A weekly meme hosted by Should Be Reading
This week I’ve ended up finding a few Contemporary novels about love. Even if my own love life is at a stand still, and will be for a long time if I have anything to do with it (I’m done with relationships and love at the moment, having no desire to search for it and preferring to focus on my independent wellbeing), that doesn’t mean I can’t enjoy fictional love stories (which I do, a lot!). I believe in love, I really do, and (perhaps foolishly) I believe in true love. I don’t mean one true love, because I think it’s definitely possible for people to be in love many times during their life, but rather the kind of love that lasts, the kind that sticks around when you’re old and wrinkly. Anyway. Moving on to the good stuff. Odd that they all have blue/purple covers.
Love and Other Foreign Words
Can anyone be truly herself–or truly in love–in a language that’s not her own?
Sixteen-year-old Josie lives her life in translation. She speaks High School, College, Friends, Boyfriends, Break-ups, and even the language of Beautiful Girls. But none of these is her native tongue — the only people who speak that are her best friend Stu and her sister Kate. So when Kate gets engaged to an epically insufferable guy, how can Josie see it as anything but the mistake of a lifetime? Kate is determined to bend Josie to her will for the wedding; Josie is determined to break Kate and her fiancé up. As battles are waged over secrets and semantics, Josie is forced to examine her feelings for the boyfriend who says he loves her, the sister she loves but doesn’t always like, and the best friend who hasn’t said a word — at least not in a language Josie understands.
Why I want to read it: Ignoring the fact that I’ve heard this is a perfect novel for fans of John Green and Rainbow Rowell (which I hear everywhere and isn’t starting to mean much) and the cover (which I don’t really like), I’ve heard a lot of good stuff about Josie’s character. She sounds like a good character. I think that’s the main reason why I want to read it. I’m hoping she’s not one of the girls who are all ‘oh I don’t know how I feel help me’ because that’s super annoying. And of course, I’m quite intrigued about this best friend of hers…I am a sucker for friendships turned into romance. Of course, that might not be the case here, but anyway. I think I’ll enjoy this novel regardless.
The Infinite Moment of Us by Lauren Myracle
For as long as she can remember, Wren Gray’s goal has been to please her parents. But as high school graduation nears, so does an uncomfortable realization: Pleasing her parents once overlapped with pleasing herself, but now… not so much. Wren needs to honor her own desires, but how can she if she doesn’t even know what they are?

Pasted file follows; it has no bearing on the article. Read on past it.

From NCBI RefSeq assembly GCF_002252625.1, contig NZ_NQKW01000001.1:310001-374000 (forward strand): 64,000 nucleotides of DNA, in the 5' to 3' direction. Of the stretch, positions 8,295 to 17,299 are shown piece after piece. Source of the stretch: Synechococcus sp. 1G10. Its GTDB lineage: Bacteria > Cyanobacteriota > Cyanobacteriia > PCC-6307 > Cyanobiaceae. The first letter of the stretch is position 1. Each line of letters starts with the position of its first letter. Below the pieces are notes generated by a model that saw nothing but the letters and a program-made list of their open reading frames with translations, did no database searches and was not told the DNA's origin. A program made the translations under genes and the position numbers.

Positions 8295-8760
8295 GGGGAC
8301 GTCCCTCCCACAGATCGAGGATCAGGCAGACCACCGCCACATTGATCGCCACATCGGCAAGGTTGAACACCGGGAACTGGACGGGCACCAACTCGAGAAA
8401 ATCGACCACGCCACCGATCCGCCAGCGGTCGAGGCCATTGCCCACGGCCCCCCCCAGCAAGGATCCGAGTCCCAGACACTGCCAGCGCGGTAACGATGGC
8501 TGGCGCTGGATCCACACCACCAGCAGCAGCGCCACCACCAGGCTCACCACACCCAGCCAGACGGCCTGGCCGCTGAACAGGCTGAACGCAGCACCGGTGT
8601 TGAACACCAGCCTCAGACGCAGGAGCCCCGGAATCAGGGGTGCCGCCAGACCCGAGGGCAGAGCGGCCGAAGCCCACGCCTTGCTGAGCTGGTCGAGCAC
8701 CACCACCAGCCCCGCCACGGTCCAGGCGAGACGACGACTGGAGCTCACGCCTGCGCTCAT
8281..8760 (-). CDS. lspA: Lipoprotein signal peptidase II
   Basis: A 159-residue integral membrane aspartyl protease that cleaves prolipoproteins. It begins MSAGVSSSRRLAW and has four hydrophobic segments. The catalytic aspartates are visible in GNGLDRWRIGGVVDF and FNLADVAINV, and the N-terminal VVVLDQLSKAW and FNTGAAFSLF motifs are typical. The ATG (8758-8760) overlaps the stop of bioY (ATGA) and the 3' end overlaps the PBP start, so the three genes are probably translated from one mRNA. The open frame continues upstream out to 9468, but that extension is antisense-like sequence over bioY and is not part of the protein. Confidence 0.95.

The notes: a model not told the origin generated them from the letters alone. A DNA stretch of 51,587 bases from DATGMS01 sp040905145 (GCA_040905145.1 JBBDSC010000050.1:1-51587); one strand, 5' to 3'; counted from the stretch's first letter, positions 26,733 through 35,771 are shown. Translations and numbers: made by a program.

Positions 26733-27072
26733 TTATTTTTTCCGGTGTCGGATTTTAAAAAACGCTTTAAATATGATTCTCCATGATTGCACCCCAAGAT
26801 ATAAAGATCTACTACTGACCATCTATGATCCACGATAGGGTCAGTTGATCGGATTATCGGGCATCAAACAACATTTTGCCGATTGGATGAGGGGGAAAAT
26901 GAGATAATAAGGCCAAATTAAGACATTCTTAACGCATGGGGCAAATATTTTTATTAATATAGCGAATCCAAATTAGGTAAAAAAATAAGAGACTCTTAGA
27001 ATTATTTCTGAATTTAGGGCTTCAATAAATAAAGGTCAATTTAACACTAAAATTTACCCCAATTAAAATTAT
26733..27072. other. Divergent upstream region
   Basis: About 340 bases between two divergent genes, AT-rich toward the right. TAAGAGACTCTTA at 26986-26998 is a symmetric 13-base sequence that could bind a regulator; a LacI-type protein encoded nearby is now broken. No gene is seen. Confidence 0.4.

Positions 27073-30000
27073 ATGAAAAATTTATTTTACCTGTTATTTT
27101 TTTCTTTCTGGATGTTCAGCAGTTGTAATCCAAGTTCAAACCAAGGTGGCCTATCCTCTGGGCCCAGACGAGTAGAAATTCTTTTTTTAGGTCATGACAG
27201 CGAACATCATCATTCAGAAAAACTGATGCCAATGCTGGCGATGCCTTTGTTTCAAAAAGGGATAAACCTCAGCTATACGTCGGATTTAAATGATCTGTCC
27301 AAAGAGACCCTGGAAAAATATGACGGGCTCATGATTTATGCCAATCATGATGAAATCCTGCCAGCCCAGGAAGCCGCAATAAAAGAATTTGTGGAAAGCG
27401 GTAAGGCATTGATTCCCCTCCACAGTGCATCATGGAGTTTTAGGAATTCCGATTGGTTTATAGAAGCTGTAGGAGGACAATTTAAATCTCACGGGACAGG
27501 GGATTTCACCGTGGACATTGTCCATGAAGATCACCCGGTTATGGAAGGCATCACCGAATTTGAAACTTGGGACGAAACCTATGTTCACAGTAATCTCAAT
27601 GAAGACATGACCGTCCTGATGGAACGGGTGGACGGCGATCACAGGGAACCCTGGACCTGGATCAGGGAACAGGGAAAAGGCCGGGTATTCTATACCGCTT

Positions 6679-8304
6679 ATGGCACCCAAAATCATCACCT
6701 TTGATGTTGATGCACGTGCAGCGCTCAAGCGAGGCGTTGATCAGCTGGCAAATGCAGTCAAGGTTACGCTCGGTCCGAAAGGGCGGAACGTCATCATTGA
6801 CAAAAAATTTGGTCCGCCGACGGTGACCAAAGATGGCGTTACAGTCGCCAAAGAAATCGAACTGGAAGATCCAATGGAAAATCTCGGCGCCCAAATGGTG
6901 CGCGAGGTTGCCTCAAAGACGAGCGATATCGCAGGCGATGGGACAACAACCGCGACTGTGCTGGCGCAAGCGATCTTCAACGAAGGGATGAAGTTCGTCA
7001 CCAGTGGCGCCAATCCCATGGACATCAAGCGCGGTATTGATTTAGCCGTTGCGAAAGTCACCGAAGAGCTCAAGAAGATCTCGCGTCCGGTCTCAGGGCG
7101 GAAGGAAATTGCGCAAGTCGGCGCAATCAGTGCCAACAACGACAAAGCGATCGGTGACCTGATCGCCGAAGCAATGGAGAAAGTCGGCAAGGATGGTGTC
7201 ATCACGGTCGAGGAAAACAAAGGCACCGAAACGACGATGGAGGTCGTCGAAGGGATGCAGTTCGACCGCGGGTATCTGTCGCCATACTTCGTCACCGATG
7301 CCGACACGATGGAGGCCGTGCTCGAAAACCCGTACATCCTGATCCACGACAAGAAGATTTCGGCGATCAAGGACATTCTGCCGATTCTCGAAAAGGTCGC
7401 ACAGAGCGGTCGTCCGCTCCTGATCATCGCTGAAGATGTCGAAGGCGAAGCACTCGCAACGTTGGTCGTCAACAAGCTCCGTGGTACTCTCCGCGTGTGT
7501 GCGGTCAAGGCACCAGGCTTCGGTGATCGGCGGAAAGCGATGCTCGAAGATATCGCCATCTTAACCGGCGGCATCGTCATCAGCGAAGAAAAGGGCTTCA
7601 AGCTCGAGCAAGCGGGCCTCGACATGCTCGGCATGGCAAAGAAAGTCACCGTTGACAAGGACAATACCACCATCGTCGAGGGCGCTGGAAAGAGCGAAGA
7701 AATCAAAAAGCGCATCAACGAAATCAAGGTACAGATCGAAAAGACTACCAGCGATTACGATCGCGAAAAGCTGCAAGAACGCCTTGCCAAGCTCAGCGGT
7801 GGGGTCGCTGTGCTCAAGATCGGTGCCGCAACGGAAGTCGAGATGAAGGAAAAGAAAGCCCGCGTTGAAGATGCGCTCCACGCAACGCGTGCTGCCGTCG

Charlie Parker, on the other hand, is painfully aware of his heart’s desire. A gentle boy with a troubled past, Charlie has loved Wren since the day he first saw her. But a girl like Wren would never fall for a guy like Charlie—at least not the sort of guy Charlie believes himself to be.
And yet certain things are written in the stars. And in the summer after high school, Wren and Charlie’s souls will collide. But souls are complicated, as are the bodies that house them…
Why I want to read it: Well, not because of the title, that’s for sure. Jokes aside, this sounds like a particularly mushy love story full of tension that I just know I’ll enjoy. Well, I hope. (Hopefully this Wren girl doesn’t get on my nerves, but I have a feeling Charlie will make up for it).
Where Rainbows End (or Love, Rosie) by Cecilia Ahern
Rosie and Alex are destined for one another, and everyone seems to know it but them. Best friends since childhood, their relationship gets closer by the day, until Alex gets the news that his family is leaving Dublin and moving to Boston. At 17, Rosie and Alex have just started to see each other in a more romantic light. Devastated, the two make plans for Rosie to apply to colleges in the U.S.
She gets into Boston University, Alex gets into Harvard, and everything is falling into place, when on the eve of her departure, Rosie gets news that will change their lives forever: She’s pregnant by a boy she’d gone out with while on the rebound from Alex.
Her dreams for college, Alex, and a glamorous career dashed, Rosie stays in Dublin to become a single mother, while Alex pursues a medical career and a new love in Boston. But destiny is a funny thing, and in this novel, structured as a series of clever e-mails, letters, notes, and a trail of missed opportunities, Alex and Rosie find out that fate isn’t done with them yet.
Why I want to read it: Usually I avoid novels like this, the Nicholas Sparks kind. I don’t know why, but I suppose they’ve always seemed…too sentimental. But whatever. I’ve decided to give this one a go. I very recently saw the trailer for the film based on this book Love, Rose, which I would like to see. But as a booklover, it’s paramount that I read the book first :).